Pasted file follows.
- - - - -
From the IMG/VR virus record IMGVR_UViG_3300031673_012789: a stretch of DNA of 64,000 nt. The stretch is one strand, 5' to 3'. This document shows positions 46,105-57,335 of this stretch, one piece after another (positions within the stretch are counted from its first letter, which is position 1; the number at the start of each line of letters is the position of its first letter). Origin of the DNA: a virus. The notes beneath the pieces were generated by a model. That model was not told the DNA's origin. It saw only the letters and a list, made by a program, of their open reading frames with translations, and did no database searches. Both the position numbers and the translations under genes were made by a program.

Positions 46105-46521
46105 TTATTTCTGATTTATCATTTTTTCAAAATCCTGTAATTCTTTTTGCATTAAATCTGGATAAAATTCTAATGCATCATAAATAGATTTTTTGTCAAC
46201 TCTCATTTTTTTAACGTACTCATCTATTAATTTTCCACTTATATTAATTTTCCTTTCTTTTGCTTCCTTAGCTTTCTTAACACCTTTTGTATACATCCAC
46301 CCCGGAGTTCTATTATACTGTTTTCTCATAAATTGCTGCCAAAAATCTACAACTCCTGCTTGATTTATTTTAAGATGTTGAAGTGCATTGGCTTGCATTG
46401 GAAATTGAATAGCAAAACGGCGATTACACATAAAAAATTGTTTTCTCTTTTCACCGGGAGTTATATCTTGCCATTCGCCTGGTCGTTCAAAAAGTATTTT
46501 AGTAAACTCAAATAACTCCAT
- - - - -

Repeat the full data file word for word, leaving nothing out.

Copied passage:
From the IMG/VR virus record IMGVR_UViG_3300031673_012789: a stretch of DNA of 64,000 nt. The stretch is one strand, 5' to 3'. This document shows positions 46,105-57,335 of this stretch, one piece after another (positions within the stretch are counted from its first letter, which is position 1; the number at the start of each line of letters is the position of its first letter). Origin of the DNA: a virus. The notes beneath the pieces were generated by a model. That model was not told the DNA's origin. It saw only the letters and a list, made by a program, of their open reading frames with translations, and did no database searches. Both the position numbers and the translations under genes were made by a program.

Positions 46105-46521
46105 TTATTTCTGATTTATCATTTTTTCAAAATCCTGTAATTCTTTTTGCATTAAATCTGGATAAAATTCTAATGCATCATAAATAGATTTTTTGTCAAC
46201 TCTCATTTTTTTAACGTACTCATCTATTAATTTTCCACTTATATTAATTTTCCTTTCTTTTGCTTCCTTAGCTTTCTTAACACCTTTTGTATACATCCAC
46301 CCCGGAGTTCTATTATACTGTTTTCTCATAAATTGCTGCCAAAAATCTACAACTCCTGCTTGATTTATTTTAAGATGTTGAAGTGCATTGGCTTGCATTG
46401 GAAATTGAATAGCAAAACGGCGATTACACATAAAAAATTGTTTTCTCTTTTCACCGGGAGTTATATCTTGCCATTCGCCTGGTCGTTCAAAAAGTATTTT
46501 AGTAAACTCAAATAACTCCAT